Recovery shakes, roasted veggies, hummus, and dark chocolate are staples in the pro’s everyday diet.
During a typical training week—that is, when races are happening and pools are open—Linsey Corbin swims 12 miles, bikes between 200 and 400 miles, and runs between 40 and 50 miles. To keep up with that workload, the professional triathlete from Bend, Oregon, has to be hyper-vigilant about fueling.
How Gwen Jorgensen Fuels Her Runs
“Triathletes are training, sleeping, eating machines,” Corbin, 39, told Runner’s World. “I have to eat a lot to keep up with the energy I’m expending, and that usually means I have to fuel before I think I need to. By eating during and immediately after my first workout, I’ll be more energized for my next workout.”
Throughout her career, which has included eight Ironman wins, Corbin has tweaked her nutrition plan to reap the biggest performance benefits. After following a vegetarian diet for 20 years, she began eating meat again in 2009 in order to add more protein and nutrients to her diet, and she saw an immediate improvement in her workouts and races. In 2014, she increased her daily protein intake—and therefore boosted her muscle recovery—by drinking a recovery shake after workouts and eating a protein-rich snack before bed.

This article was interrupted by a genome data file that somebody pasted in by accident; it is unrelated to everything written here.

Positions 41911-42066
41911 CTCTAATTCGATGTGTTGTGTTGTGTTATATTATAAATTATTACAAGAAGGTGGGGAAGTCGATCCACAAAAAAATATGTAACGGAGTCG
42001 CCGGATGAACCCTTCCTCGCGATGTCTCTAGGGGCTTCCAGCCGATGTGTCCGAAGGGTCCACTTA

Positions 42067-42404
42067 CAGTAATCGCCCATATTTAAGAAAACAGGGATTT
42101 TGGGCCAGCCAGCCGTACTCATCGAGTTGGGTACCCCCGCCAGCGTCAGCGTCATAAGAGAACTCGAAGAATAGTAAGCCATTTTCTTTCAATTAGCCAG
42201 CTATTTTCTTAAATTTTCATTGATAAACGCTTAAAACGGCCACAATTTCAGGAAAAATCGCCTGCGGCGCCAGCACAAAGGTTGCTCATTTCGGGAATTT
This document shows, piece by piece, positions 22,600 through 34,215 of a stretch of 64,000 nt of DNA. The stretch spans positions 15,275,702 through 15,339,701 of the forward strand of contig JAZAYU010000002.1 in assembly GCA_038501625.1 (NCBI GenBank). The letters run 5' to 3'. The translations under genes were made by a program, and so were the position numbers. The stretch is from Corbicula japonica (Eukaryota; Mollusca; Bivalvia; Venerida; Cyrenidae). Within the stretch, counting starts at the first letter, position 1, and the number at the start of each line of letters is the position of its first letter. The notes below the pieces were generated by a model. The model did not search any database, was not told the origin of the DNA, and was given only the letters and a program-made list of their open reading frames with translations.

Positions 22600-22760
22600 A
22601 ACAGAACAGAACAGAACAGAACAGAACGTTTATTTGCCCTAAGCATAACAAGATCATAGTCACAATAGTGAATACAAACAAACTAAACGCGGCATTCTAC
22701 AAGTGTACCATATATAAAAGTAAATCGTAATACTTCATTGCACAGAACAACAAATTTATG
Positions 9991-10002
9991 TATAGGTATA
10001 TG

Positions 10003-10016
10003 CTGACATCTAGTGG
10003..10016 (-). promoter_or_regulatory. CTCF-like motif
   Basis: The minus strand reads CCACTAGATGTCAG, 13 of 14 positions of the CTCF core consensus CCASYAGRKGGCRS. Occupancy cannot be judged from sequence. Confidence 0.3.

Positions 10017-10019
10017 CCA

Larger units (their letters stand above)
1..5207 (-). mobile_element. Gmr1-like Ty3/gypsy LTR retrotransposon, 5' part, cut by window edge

The Right Way to Carb-Load Before a Big Race
If I have a big workout or race coming up, I’ll eat something more hearty, like pizza or lasagna. To avoid stomach issues, I cut out fiber completely for the 24 hours before a race—which makes me feel terrible, since I’m someone who eats produce all the time. My prerace dinner is really boring: plain rice and chicken or fish. Postrace, I’ll celebrate with pizza or a burger and fries, as well as beer or wine.
Dark Chocolate for Sweet Dreams
I love dark chocolate—I usually eat a few squares after swimming in the morning and whenever I need a pick-me-up during the day. Most nights, my husband and I split a packet of Justin’s dark chocolate peanut butter cups for dessert. If I could have chocolate and peanut butter all the time, I would. Before bed, I also try to have Greek yogurt or cottage cheese with about 15 grams of protein to help me recover while I sleep.